The NFDI4Microbiota consortium helps scientists researching SARS-CoV-2 and other viruses

The NFDI4Microbiota consortium consists of well-established institutions researching bacteria, archaea, protozoa, fungi and viruses. These institutions are already supporting scientists researching the SARS-CoV-2 and the COVID-19 outbreak by providing infrastructure, services and expertise. We invite members of the microbiology community to contact us if you need help in analyzing/hosting large data sets or provision of services (

Below is a curated selection of infrastructure, services and activities offered by our consortium members and whose purpose is to serve the virology community.

Web services

  • VirusTracker, a web platform to visualize a global spread reconstruction of COVID-19 using air travel and viral genomics data (HZI).
  • Development of astarget, a web service for the design of Locked Nucleic Acid (LNA) block specific RNA-interactions. It has already been successfully applied to IncRNAs in human, and it is currently been used to probe and disturb relevant interactions in coronaviruses (SYNMIKRO and UMR).
  • Access to compute and storage resources for analyses, as well as hosting of several web services (de.NBI Cloud).
  • Access to WASP, a versatile web accessible single cell RNA-seq processing platform (JLU Giessen).
  • Development of a platform for FAIR data management, including reproducible and scalable automatic data analysis workflows for the investigation of virus-host interactions (JLU Giessen).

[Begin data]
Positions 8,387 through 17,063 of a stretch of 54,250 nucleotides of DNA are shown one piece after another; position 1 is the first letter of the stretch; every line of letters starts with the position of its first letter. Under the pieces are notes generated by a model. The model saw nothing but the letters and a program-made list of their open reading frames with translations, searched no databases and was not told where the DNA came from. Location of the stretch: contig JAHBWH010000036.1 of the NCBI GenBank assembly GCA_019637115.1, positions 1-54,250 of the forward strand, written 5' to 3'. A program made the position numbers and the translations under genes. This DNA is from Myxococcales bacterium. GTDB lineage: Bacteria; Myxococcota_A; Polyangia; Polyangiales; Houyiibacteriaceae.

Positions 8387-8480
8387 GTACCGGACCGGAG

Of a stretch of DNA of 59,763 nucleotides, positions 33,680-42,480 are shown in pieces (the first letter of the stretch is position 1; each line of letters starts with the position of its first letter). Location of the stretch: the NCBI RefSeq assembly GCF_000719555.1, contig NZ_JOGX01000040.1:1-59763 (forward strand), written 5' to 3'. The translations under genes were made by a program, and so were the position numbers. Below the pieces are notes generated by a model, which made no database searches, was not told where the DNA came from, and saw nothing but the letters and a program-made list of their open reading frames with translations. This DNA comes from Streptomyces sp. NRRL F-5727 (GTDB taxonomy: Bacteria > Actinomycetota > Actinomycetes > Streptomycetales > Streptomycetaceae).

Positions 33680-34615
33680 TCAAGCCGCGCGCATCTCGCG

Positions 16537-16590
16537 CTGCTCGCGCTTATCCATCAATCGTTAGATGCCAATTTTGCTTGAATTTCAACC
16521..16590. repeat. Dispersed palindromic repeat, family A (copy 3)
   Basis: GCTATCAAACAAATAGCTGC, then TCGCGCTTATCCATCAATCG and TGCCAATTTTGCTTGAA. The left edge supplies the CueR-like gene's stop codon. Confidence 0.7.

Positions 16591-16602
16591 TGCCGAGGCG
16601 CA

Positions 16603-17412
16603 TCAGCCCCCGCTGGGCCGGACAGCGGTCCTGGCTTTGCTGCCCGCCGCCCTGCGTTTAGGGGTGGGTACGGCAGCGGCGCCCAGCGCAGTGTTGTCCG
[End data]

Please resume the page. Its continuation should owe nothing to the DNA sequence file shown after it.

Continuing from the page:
• Access to several text mining and (full) genome analysis services on the ZB MED COVID-19 Hub (ZB MED).

Data collection and data sets

  • Viral genome sequencing and annotations (UFZ).
  • Virus detection and annotation (e.g., in groundwater) (FSU Jena).
  • Nanopore sequencing and modification detection (FSU Jena).
  • Development of a repository of coronavirus-related literature ready for text mining (ZB MED).

Methods and standard development

  • Detection of amino acid changes providing selective benefit to rapidly evolving viruses. This method, applied to SARS-CoV-2, suggests changes linked to adaptation to the human host since the introduction of this virus into a human population (HZI).
  • Development of a method for the design of peptides to block the binding sites of proteins (e.g., receptors). This method is currently used to target the coronavirus spike-protein (UMR).
  • Understanding virus emergence from animal reservoirs (FSU Jena).
  • Analysis of virus-host interaction (UFZ) during infections with human pathogenic viruses (incl. coronaviruses) by dual RNA-seq. Standardized analysis pipelines and tools for data visualization have been developed and can be made available upon request (JLU Giessen).
  • Predicting the host of a virus based on the viral genome sequence (FSU Jena).
  • Reconstruction of geographic spread paths and putative outbreak source of RNA viruses (HZI).
  • Development of Haploflow, a strain-resolved assembler for viromes and samples with multiple viral strains (HZI).
  • Development of a method for linear viral epitope detection (HZI).
  • Benchmarking overview and workflow (QuasiModo) of tools for analyzing whole genome sequencing data from clinical samples with mixed strain infections of large viruses (HZI).
  • Comparative genome and phylogenetic analyses (UFZ).
  • Establishment of a fully automated bioinformatic pipeline for virome analysis (UFZ).
  • Virome analysis within the MGX software platform (JLU Giessen).
  • Development of specific bioinformatics tools to be applied in virology (FSU Jena).
  • Identifying RNA structures and functions in viruses (FSU Jena).
  • Metadata standardization for coronavirus genomes being deposited in public repositories (UFZ).

Diagnosis and vaccines

  • Development of (1) a SARS-CoV-2 diagnostic pipeline and (2) generic pan-virus assays (UFZ).
  • Development of a universal vaccine against influenza viruses (HZI).

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